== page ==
Michael W. Smith has always been much more than just a piano man. As far back as 1989's I 2 (Eye) album, Smith has been incorporating instrumental passages into his work. His first all instrumental album, Freedom, released in 2000 and proved that he would be an adept Hollywood movie score composer if he ever decided to head for the West Coast.
His second all-instrumental album, Glory, finds Smith again mining big themes for musical introspection and meditation. The opening track of the album, "Glory Overture," sets the mood with a strong trumpet fanfare that conjures up a regal scene. In fact, in the visual age we live in, it is almost impossible to listen to this kind of instrumental music without associating it with a film soundtrack. Smith uses this tendency wisely by giving these songs cinematic titles such as "The Blessing," "Joy Follows Suffering" and "Whitaker's Wonder" (a play on Smith's middle name).
"The Patriot" easily brings to mind scenes of soldiers storming the beaches of Normandy or raising the flag on the island of Iwo Jima. With its swell of marching drums and strings, it could find itself a home in countless Veteran's Day tributes and military funerals. And though that might be an odd thought, the music to this piece, and the following "Heroes," has a strong "tribute" feel and honor their namesakes well.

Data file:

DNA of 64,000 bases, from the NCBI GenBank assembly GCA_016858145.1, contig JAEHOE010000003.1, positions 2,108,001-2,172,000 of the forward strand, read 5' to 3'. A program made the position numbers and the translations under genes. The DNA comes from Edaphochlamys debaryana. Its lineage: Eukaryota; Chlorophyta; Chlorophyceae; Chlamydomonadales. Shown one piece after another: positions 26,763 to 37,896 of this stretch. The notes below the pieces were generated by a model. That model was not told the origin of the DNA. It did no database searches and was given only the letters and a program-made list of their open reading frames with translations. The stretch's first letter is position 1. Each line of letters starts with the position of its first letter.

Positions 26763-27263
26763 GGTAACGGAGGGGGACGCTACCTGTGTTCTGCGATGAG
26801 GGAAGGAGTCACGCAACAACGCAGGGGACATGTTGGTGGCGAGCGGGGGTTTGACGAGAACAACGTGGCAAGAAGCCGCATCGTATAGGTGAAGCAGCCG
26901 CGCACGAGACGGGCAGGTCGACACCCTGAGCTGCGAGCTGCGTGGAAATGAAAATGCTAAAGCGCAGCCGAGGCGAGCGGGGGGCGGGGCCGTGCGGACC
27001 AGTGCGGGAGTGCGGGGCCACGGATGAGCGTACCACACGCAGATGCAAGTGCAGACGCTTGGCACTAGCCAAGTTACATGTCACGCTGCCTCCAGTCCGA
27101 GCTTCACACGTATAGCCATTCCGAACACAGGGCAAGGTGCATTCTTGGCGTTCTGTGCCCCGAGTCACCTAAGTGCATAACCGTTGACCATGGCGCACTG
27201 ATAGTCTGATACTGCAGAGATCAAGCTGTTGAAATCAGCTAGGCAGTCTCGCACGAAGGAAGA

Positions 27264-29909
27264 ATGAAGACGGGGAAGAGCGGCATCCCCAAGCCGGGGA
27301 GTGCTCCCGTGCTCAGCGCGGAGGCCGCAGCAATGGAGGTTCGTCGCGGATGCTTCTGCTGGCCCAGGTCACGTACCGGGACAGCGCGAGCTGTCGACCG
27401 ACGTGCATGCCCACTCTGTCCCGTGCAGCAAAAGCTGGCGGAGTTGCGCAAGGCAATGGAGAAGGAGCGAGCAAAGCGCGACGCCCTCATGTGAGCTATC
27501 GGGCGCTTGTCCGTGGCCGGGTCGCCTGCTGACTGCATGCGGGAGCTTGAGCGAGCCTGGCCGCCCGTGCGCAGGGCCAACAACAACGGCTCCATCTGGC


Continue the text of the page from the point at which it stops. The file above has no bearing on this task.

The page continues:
Thankfully not all the songs on Glory are as weighty as the three opening numbers. "Whitaker's Wonder" has a playful Christmas morning feel to it and borrows (appropriately so) a few cues from Tchaikovsky's holiday classic The Nut Cracker. "Redemption" has the joyous feel worthy of that great word and the waltzing tune "The Romance" invokes the memories of young love quite well.
It's worth stopping for a moment and noting that in a Christian Music market that often feels a little too calculated, with its over-saturation of worship albums and Christmas releases, that Michael W. Smith is making music that does not seem to have any agenda. Music made for the sheer joy of creation is a classical form of worship. And by the time Glory reaches its final track, "The Tribute / Agnus Dei," and the first few notes of Smith's familiar worship anthem are plunked out on a piano, it's clear that he is trumpeting a different kind of worship music.
Glory puts Smith firmly in the league of such movie soundtrack luminaries as Hans Zimmer (Gladiator, Inception, The Dark Knight) and James Horner (Braveheart, Titanic, Avatar). With sweeping musical passages, Glory is an inspiring listen and a soundtrack to a movie that might exist someday.- PReview date: 11/2/11, Review date: 11/20/11, written by Tincan Caldwell of Jesusfreakhideout.com
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